There's also a flood of content/findings that come through. Every single researcher/project is convinced that their project is the most important work being done. An efficient agency sets priorities and sticks to them, routing and elevating key priorities. IMHO, there is no "efficient government agency," the term is oxymoronic.

To summarize the paragraphs above, often the people at the top of the pyramid don't set consistent, clear, immutable objectives for their staff; much less clear marching orders.

And then administrations change and an entire agency may have to "pivot" for political expediency. An agency cannot pivot. Rather, it begins a large, clumsy, unwieldy turn that--if lucky--may be nearing completion when a new president is elected. At that time, an agency may receive an entirely new mandate. Wash, rinse, repeat.

Then you have "beltway bandits," government contractors, whose primary business is winning government bids. In my experience, there is no "go-to" for multimedia and communication solutions among agencies; rather, there it's an organic environment that some winning contractors may handle in-house and some other winning-contractors may then bid out to a sub-contractor. And there are different parameters/requirements for every bid.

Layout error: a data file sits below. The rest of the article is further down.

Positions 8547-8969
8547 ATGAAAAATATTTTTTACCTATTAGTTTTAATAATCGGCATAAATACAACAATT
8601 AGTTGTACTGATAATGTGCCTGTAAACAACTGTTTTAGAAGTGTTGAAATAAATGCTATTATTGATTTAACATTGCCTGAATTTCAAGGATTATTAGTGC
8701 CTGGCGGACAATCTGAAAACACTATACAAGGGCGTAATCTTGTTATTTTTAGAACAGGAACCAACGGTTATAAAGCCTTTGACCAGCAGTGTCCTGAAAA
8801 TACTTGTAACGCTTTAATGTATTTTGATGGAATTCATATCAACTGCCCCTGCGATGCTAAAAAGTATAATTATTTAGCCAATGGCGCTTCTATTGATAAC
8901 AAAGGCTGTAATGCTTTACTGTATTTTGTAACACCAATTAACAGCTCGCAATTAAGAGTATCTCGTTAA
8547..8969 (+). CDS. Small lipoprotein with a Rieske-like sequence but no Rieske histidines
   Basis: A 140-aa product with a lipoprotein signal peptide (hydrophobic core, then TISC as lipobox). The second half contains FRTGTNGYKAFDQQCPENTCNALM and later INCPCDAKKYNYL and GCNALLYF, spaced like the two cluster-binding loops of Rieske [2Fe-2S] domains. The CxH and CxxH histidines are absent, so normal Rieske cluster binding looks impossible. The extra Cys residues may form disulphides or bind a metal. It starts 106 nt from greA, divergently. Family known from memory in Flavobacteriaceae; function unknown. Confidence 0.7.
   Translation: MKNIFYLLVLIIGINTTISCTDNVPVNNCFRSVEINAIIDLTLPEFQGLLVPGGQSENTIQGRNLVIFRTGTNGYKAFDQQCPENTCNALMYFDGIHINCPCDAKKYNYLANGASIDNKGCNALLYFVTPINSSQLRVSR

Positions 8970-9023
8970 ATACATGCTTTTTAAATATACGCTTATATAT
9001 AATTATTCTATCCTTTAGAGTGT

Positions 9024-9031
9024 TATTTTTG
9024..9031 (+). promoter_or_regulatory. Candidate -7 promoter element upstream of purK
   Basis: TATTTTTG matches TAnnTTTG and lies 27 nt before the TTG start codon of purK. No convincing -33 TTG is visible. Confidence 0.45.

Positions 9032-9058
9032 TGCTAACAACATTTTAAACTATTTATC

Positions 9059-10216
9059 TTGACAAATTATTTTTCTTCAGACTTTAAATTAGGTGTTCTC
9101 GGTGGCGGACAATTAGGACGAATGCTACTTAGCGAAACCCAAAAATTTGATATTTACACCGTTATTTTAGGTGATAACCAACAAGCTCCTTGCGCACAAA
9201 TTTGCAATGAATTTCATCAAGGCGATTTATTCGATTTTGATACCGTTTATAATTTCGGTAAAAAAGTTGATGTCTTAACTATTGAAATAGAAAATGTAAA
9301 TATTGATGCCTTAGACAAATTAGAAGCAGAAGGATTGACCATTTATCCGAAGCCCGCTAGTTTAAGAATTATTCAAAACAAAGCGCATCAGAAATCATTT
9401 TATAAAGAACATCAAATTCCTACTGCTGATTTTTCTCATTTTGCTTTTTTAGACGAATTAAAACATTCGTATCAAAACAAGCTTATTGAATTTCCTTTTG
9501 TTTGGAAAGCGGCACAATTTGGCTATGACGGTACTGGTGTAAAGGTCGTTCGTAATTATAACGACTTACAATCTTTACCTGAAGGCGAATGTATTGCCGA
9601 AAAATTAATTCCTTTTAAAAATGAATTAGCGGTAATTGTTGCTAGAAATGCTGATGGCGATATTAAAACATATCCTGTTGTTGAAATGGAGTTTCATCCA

Depending on how a contract is fulfilled, it will either be clean, elegant, and usable for the term of the contract (and, ideally, beyond, if it's future-proofed). And a smart contracting officer/staff will build on prior procurements to expand its capabilities.

Unfortunately, at least in my experience, that rarely happens. Because, by design, agencies do *not* staff/fund for this capability, that fact, coupled with the rapid rate of change with technological tools (web, AV, multimedia, etc.), leads to a constant churn it what's used and the tools used to share/present information to the public.

If you're still with me, I'll now backtrack -- the phone has been around as a communication channel for over 140 years. Outside of a hiccup here or there given staff and contracting turnover, there is no reasonable explanation or "answer" as to why a group or agency cannot painlessly make a teleconference available to the general public and, then, share out all other resources presented via email.